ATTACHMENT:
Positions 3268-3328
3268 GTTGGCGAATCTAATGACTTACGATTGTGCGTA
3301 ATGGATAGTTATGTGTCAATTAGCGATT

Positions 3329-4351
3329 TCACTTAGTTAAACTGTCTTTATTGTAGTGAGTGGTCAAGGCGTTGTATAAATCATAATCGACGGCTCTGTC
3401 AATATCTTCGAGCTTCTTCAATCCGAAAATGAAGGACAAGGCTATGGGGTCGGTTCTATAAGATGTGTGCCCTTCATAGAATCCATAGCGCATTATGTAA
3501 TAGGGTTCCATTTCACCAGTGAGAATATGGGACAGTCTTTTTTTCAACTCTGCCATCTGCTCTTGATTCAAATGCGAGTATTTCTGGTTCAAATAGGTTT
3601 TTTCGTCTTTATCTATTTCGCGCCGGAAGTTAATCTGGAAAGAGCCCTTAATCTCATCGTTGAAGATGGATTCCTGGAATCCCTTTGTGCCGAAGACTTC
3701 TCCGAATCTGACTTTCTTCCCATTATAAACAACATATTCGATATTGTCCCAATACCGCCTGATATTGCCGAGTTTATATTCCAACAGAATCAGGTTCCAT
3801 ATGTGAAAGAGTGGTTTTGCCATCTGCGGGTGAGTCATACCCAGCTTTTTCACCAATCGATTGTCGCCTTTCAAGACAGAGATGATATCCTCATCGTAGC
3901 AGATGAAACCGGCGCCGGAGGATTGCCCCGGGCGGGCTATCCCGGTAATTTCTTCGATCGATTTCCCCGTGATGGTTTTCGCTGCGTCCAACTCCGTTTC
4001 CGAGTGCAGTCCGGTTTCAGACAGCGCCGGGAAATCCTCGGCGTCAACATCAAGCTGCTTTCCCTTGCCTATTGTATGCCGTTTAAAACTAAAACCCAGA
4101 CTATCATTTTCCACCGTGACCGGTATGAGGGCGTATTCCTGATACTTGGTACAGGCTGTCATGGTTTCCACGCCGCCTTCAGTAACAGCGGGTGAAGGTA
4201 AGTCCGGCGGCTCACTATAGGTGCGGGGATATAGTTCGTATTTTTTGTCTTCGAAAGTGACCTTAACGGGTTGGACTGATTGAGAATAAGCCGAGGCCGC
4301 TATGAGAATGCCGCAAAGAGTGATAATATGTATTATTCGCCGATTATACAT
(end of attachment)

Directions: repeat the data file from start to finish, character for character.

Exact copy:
Positions 3268-3328
3268 GTTGGCGAATCTAATGACTTACGATTGTGCGTA
3301 ATGGATAGTTATGTGTCAATTAGCGATT

Positions 3329-4351
3329 TCACTTAGTTAAACTGTCTTTATTGTAGTGAGTGGTCAAGGCGTTGTATAAATCATAATCGACGGCTCTGTC
3401 AATATCTTCGAGCTTCTTCAATCCGAAAATGAAGGACAAGGCTATGGGGTCGGTTCTATAAGATGTGTGCCCTTCATAGAATCCATAGCGCATTATGTAA
3501 TAGGGTTCCATTTCACCAGTGAGAATATGGGACAGTCTTTTTTTCAACTCTGCCATCTGCTCTTGATTCAAATGCGAGTATTTCTGGTTCAAATAGGTTT
3601 TTTCGTCTTTATCTATTTCGCGCCGGAAGTTAATCTGGAAAGAGCCCTTAATCTCATCGTTGAAGATGGATTCCTGGAATCCCTTTGTGCCGAAGACTTC
3701 TCCGAATCTGACTTTCTTCCCATTATAAACAACATATTCGATATTGTCCCAATACCGCCTGATATTGCCGAGTTTATATTCCAACAGAATCAGGTTCCAT
3801 ATGTGAAAGAGTGGTTTTGCCATCTGCGGGTGAGTCATACCCAGCTTTTTCACCAATCGATTGTCGCCTTTCAAGACAGAGATGATATCCTCATCGTAGC
3901 AGATGAAACCGGCGCCGGAGGATTGCCCCGGGCGGGCTATCCCGGTAATTTCTTCGATCGATTTCCCCGTGATGGTTTTCGCTGCGTCCAACTCCGTTTC
4001 CGAGTGCAGTCCGGTTTCAGACAGCGCCGGGAAATCCTCGGCGTCAACATCAAGCTGCTTTCCCTTGCCTATTGTATGCCGTTTAAAACTAAAACCCAGA
4101 CTATCATTTTCCACCGTGACCGGTATGAGGGCGTATTCCTGATACTTGGTACAGGCTGTCATGGTTTCCACGCCGCCTTCAGTAACAGCGGGTGAAGGTA
4201 AGTCCGGCGGCTCACTATAGGTGCGGGGATATAGTTCGTATTTTTTGTCTTCGAAAGTGACCTTAACGGGTTGGACTGATTGAGAATAAGCCGAGGCCGC
4301 TATGAGAATGCCGCAAAGAGTGATAATATGTATTATTCGCCGATTATACAT